The June 21 Village of Halkirk council meeting was a raucous affair.
Around 20 people, some of whom preregistered with the village and some of whom didn’t, attended the meeting to speak both for and against a number of bylaws the municipality is working on.
The bylaws being discussed included a nuisance and unsightly property bylaw, an animal control bylaw, a campground bylaw, and a campground fee bylaw.
By far the topic generating the most discussion was the proposed animal bylaw, which would see owners limited to three dogs as well as the requirement of licensing the animals. Costs for licensing is $25 for a fixed animal or $35 for one not spayed or neutered.
Concerned citizen Yvette Allen, who registered to speak, spoke in favour of the bylaw suggesting that cats be included in it for registration as well, though owners who exceed the three pet maximum should be grandfathered in.
“I honestly believe that those who have animals wouldn’t be opposed to registering, that’s how all municipalities do it,” said Allen.
“I do believe the majority of people will come forward.”
Others questioned the need for any of the new bylaws, to which Coun. Sherry Jamieson responded that the bylaws are necessary and stemming from the recent viability review of the village.
“These are things we have to do in short order,” said Jamieson.
Another topic spoken to was the nuisance and unsightly property bylaw, which a resident named Doris spoke to.
Doris related that when she bought a mobile home in the village several years ago, there were trees on the south side of the trailer just across the property line with roots infiltrating her property. She stated that she had asked the neighbour about taking them out, which was declined.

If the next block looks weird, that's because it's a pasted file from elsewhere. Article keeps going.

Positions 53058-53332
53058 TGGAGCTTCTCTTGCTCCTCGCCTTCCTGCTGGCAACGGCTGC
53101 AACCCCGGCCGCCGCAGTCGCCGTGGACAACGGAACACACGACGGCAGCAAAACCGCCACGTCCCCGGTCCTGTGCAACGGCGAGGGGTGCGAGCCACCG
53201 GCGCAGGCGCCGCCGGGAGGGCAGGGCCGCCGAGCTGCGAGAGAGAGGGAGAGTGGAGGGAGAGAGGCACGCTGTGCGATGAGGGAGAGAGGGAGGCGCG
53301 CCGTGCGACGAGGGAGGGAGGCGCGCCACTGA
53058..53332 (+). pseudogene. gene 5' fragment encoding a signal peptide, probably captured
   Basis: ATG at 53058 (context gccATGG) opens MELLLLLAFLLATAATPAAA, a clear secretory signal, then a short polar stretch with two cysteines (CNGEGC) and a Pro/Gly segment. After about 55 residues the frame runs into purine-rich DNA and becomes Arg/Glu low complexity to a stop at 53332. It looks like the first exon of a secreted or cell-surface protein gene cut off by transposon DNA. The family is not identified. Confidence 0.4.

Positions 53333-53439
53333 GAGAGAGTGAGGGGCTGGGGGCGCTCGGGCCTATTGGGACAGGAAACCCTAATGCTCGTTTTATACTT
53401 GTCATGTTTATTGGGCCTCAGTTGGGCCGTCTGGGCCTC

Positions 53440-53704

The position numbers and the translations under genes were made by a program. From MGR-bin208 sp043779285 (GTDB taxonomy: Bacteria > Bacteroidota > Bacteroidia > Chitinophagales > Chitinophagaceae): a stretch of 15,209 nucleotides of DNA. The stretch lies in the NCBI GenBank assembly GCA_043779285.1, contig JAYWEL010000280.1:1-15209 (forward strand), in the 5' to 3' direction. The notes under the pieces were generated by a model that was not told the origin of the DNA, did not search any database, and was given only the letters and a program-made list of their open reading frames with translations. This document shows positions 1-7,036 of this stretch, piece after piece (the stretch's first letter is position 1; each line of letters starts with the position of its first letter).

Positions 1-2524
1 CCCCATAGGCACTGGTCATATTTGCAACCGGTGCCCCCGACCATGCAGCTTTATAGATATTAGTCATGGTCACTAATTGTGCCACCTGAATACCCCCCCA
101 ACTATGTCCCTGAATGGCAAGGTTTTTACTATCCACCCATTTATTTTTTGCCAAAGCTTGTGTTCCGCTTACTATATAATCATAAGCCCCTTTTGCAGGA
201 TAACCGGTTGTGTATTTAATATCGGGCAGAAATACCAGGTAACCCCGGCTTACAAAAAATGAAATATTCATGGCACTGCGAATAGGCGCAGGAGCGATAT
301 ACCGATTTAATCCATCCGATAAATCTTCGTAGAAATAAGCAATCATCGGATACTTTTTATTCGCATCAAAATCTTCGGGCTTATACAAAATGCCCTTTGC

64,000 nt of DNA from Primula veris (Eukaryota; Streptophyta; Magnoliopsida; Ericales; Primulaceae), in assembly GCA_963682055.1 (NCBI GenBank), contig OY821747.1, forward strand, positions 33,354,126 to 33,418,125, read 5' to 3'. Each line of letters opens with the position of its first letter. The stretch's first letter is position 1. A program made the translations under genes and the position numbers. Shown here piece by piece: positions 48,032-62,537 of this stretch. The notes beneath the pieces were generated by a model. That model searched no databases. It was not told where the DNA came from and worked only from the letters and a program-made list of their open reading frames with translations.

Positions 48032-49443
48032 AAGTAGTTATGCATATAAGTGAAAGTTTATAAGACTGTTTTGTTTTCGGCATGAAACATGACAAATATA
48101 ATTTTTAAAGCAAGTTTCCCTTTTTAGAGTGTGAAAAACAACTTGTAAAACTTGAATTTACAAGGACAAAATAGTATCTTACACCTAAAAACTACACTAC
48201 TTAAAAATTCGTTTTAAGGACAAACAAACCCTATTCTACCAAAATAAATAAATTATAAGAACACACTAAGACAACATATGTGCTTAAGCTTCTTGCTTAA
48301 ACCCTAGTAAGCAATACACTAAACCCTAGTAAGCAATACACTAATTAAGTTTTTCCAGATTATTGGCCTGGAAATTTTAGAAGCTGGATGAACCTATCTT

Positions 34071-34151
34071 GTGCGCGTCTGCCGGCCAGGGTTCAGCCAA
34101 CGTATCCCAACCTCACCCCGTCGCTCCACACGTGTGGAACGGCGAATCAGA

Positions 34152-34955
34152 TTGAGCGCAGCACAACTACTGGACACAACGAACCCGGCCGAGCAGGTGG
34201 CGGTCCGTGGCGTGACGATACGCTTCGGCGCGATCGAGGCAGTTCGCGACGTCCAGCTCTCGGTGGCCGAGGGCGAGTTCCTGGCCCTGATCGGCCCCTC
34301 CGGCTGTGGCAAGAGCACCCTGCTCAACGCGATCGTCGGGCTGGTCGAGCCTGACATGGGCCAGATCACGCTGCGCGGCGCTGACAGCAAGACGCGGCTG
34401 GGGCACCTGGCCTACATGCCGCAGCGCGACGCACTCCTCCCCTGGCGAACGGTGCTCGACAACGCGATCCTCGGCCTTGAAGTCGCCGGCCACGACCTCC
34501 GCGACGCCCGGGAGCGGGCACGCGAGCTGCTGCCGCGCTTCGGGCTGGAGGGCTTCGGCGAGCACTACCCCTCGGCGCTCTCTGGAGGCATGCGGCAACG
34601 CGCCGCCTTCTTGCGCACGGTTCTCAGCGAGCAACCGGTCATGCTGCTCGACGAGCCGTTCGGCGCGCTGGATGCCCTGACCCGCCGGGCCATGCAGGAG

The resident alleges that due to the root infiltration her home now sits off-level and the value has decreased by 50 per cent and a bylaw would have resolved the issue.
“If people don’t want a bylaw, what do we do,” Doris asked.
“The real estate (agent) told me I can’t sell it like this.”
The nuisance and unsightly property bylaw would give the village permission to go in and clean up properties that failed to meet the standards and have the costs associated charged back to the tax roll.
A final discussion was centred around the Halkirk campground, and the bylaw which included a proposal to increase the nightly rate to $25 from $15.
“I don’t believe its feasible to increase it to $25,” said Allen.
Allen, and several others, noted that while more urban centres with power and water hookups could get away with charging $25-30 a night for camping, it didn’t seem reasonable for an off-the-beaten-path campground without utilities or a highway sign to do the same.
With the feedback received for all the bylaws, council made the decision to table further readings of the bylaws until chief administrative officer Tamara Sloboda has an opportunity to do some revisions on them and bring them back to a special council meeting scheduled for July 7.
Halkirk residents will have until June 30 to suggest any other changes to the four bylaws before Sloboda begins the revision process.